By all accounts, Peninsula Papagayo changed the development landscape on the northwest coast of Costa Rica. Anchored by a Four Seasons, the 2,300-acre project attracted a new high-end clientele and helped spark a wave of luxury development on the Guanacaste coast.
Papagayo was not immune to the global recession, but there has been a distinct turnaround in sales activity in the last few months, says Peninsula Papagayo sales executive Steve Grubba.
In an interview, Grubba discusses the recent activity, how the development is proving the experts wrong and why "condo" is a dirty word.
What kind of sales activity are you seeing?
We started to see a turnaround in the market beginning in December of 2009, towards the end of the month. That was the first normal high season in terms of occupancy since the recession began. Customers began returning to consider property. Fewer "bottom feeders" and more serious customers began to take property tours with us. In December, we put out two contracts worth over $2 million each on Four Seasons private villas. That was the start of the 2010 high season. We are now up to 14 contracts on the year with sales ranging from $800,000 up to over $2 million.
What is selling? What kind of property?
To our surprise, we are still selling lots. The buyer has changed. We no longer see speculative buying. The people who are now buying actually plan to live here or spend a significant amount of time here. We had several "luxury property consultants or experts" tell us that we would no longer be able to sell undeveloped properties. It turns out that they were incorrect. I currently have six lots in escrow.
What is still a challenge for me to sell are our condos. For some reason, one of the most affected products for us is completed condos. Personally, I believe that the word "condo" has become a bad word associated with financial loss as a result of the U.S. real estate market bubble burst. I have "villas" that continue to sell. I cannot fully describe the difference between a "villa," a "condo" or a "townhome," but I can tell you which one will sell and which will not, based on the name. I feel that our next set of condo type properties will likely be called villas, cottages or something of that nature. I actually do have two condos in escrow right now. The prices of the condos have come down by such a significant manner that they are extremely attractive. I would associate the term "condo" with "time share." It has become sort of a bad word. Now, we need to come up with our term similar to "fractional ownership."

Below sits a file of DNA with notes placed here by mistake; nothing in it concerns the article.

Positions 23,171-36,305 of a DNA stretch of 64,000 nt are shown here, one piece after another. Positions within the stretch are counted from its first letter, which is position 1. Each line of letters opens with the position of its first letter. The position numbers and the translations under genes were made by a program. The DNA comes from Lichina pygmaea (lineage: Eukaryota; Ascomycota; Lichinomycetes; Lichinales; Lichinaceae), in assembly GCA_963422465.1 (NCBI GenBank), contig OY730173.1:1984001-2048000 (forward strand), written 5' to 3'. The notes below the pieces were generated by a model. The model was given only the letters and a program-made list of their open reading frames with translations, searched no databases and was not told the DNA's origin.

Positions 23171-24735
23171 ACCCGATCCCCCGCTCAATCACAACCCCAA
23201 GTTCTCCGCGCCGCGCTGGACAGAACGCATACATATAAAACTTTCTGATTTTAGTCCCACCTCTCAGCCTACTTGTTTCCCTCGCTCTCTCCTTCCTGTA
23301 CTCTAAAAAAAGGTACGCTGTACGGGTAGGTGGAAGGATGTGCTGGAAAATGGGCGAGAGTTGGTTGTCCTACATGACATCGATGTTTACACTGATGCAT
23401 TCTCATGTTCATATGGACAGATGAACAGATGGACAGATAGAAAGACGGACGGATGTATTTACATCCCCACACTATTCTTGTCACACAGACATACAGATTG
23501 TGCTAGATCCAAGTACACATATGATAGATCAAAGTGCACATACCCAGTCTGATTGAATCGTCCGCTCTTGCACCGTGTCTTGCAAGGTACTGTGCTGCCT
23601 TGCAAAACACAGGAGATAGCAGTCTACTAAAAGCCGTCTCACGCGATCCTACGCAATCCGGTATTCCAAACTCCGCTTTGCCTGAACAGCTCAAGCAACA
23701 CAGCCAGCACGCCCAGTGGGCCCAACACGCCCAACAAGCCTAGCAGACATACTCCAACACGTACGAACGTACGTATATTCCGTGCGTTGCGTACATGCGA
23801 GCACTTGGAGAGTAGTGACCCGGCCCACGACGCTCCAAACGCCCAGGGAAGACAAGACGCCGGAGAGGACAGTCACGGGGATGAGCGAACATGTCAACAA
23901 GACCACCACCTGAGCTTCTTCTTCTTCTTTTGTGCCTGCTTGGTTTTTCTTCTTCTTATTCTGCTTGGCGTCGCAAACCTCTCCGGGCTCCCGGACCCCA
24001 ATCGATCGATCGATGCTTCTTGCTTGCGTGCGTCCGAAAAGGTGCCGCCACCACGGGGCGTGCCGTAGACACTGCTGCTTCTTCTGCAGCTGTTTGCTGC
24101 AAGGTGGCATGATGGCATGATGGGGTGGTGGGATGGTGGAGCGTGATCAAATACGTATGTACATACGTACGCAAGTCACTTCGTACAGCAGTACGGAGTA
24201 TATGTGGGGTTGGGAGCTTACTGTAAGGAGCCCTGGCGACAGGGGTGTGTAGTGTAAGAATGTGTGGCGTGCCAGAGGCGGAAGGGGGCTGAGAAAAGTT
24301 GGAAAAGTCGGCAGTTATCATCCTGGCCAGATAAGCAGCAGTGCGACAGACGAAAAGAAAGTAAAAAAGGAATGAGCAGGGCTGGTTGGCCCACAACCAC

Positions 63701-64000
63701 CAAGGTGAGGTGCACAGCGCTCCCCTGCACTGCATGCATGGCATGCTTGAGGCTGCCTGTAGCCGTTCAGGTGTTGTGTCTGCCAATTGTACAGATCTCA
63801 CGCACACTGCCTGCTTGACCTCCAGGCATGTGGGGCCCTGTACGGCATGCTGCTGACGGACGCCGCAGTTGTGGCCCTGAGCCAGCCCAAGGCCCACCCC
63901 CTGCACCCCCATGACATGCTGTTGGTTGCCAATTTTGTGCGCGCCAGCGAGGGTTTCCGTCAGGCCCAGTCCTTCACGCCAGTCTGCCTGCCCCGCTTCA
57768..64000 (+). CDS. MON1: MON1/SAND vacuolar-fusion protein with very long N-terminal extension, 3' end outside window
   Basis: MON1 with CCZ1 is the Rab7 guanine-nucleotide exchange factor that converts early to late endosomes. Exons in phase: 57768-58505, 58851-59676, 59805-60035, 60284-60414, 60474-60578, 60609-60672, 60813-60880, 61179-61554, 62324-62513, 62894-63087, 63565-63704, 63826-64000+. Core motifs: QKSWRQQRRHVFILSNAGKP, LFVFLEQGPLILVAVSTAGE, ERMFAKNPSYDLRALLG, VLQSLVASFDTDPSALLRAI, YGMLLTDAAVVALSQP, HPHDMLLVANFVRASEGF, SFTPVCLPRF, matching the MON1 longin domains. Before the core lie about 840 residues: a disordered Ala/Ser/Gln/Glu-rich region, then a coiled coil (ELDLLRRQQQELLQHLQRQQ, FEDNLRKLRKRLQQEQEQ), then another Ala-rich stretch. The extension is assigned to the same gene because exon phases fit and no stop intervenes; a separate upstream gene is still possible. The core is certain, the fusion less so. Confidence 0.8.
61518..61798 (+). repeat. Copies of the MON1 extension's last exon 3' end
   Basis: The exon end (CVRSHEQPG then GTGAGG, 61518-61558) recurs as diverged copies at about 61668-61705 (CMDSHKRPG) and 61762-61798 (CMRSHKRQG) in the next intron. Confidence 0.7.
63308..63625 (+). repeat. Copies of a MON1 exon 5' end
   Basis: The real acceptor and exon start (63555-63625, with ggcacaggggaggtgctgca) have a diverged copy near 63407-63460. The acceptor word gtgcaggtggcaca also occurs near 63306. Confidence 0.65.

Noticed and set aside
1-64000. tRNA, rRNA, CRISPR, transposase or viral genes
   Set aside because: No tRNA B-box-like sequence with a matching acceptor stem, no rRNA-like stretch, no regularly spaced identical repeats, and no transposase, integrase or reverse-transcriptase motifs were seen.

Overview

How do your prices now compare to a year ago?
It depends on the product. Our Four Seasons branded product is fully maintaining its pre-recession values. We continue to sell branded product for prices that compare to 2005 and 2006. Villas in the Four Seasons Costa Rica have sold between $1.9 million and $3.5 million. We have Four Seasons Private Villas which are 3-bedroom, 4-bathroom units with a small pool. I currently have two on the market in the $2.5 to $2.65 range. These are re-sale units. The owners should not have to take a loss on their units. There is a pretty steady demand for them. There is also a very high demand for the larger estate homes in the Four Seasons. Unfortunately, I do not have any available at this time. Those homes in this market would sell in the $6 to $8 million range.
Our lots have been reduced in price by about 30 percent across the board to realign ourselves with the world market. I have found that buyers will not consider you seriously if you cannot show that you have responded to the recession. Our condos have been reduced by about 40 percent from the pre-recession high.
Who is buying? Where are they from?